About AHCJ: General News
National Science-Health-Environment Reporting Fellows announced Date: 06/17/21
COLUMBIA, Mo. – The Council for the Advancement of Science Writing (CASW), the Association of Health Care Journalists (AHCJ), and the Society of Environmental Journalists (SEJ) have announced the selection of the inaugural class of the National Science-Health-Environment Reporting Fellowships.
The 2021 fellowship class includes:
JESENIA DE MOYA CORREA (@JeseniaDeMoyaC) is an award-winning Dominican American journalist, specializing in multimedia reports and productions for Latinx communities. She is a communities reporter for The Philadelphia Inquirer where she has led the newspaper’s coverage of Latinx communities and founded a Spanish-language news product called El Inquirer, to deliver online reports for Hispanic and Latinx populations in the Greater Philadelphia region.
ERIN DOUGLAS (@erinmdouglas23) is the environment reporter for The Texas Tribune. Previously, Douglas was a business reporter at the Houston Chronicle for two years where she covered labor, the economy, energy and the environment. Douglas studied journalism and economics at Colorado State University and started in journalism as an intern at The Denver Post, her hometown newspaper. She is based in Houston.
NADA HASSANEIN (@nhassanein_) is a national correspondent for USA TODAY, covering environmental and health inequities. She writes enterprise features on topics related to environmental justice, disparities in health outcomes and health-care access among people of color and other marginalized and vulnerable communities. Previously, she was a social issues reporter at the Tallahassee Democrat, covering social issues including immigration, health and domestic violence.
GREG KIM is a reporter at KYUK, a bilingual radio station in Bethel, Alaska. KYUK is the only news source for a region the size of Oregon and home to 56 Yup’ik Alaska native villages. Kim has been reporting in Bethel for a little more than two years; previously, he was a software engineer in Seattle.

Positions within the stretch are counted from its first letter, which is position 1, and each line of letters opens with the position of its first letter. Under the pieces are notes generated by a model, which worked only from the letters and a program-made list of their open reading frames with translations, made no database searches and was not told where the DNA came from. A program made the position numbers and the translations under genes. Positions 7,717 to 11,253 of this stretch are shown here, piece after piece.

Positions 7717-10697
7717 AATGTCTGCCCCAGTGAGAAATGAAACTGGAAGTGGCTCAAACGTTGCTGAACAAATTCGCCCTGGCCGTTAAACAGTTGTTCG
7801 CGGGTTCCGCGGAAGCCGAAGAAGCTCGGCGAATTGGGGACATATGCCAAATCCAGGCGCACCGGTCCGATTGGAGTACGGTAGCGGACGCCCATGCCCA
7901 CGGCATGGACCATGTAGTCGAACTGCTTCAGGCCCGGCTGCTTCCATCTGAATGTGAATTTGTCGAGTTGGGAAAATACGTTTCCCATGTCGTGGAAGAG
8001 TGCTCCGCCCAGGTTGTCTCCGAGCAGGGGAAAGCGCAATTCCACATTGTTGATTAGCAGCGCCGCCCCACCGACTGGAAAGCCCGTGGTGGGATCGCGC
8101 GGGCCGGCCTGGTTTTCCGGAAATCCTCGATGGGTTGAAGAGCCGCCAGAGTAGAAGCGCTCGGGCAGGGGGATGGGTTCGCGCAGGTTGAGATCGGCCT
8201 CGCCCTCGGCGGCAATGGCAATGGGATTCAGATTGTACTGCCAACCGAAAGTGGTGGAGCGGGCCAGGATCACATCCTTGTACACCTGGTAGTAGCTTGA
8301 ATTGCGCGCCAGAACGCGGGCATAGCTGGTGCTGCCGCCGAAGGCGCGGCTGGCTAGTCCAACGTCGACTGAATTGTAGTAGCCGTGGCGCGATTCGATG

BETSY LADYZHETS (@betsyladyzhets) is an independent science, health and data journalist focused on tracking the COVID-19 pandemic. She’s the founder and editor-in-chief of the COVID-19 Data Dispatch, a publication providing news and resources related to pandemic data. Her freelance work has appeared in Science News, MIT Technology Review and The Open Notebook, among others. Previously, she worked as a data journalist at Stacker.
CIARA MCCARTHY (@mccarthy_ciara) is a health reporter for the Fort Worth Star-Telegram focusing on inequities in the public health and health care systems. She previously reported for the Victoria Advocate in Victoria, Texas, and worked as a community reporter for Patch in New York City and as a researcher for the Guardian U.S.
JESSICA MESZAROS (@jmmeszaros) is a reporter and host of Morning Edition at WUSF Public Media. She’s been a voice on public radio across Florida since 2012, in Miami, Fort Myers, and Tampa. Meszaros’ s writing, reporting and hosting have been recognized by the Radio Television Digital News Association, Florida Associated Press Broadcasters, National Public Radio News Directors Inc. and Society of Professional Journalists.
HALLE PARKER (@_thehalparker) is on the Times-Picayune/New Orleans Advocate's environment desk, covering a wide range of issues in Louisiana including the pervasive impacts of coastal erosion and residents’ struggles with industrial air pollution. Her coverage centers environmental justice concerns and climate change. Previously, Parker worked in communications for the National Audubon Society and reported on social issues for newspapers in Virginia.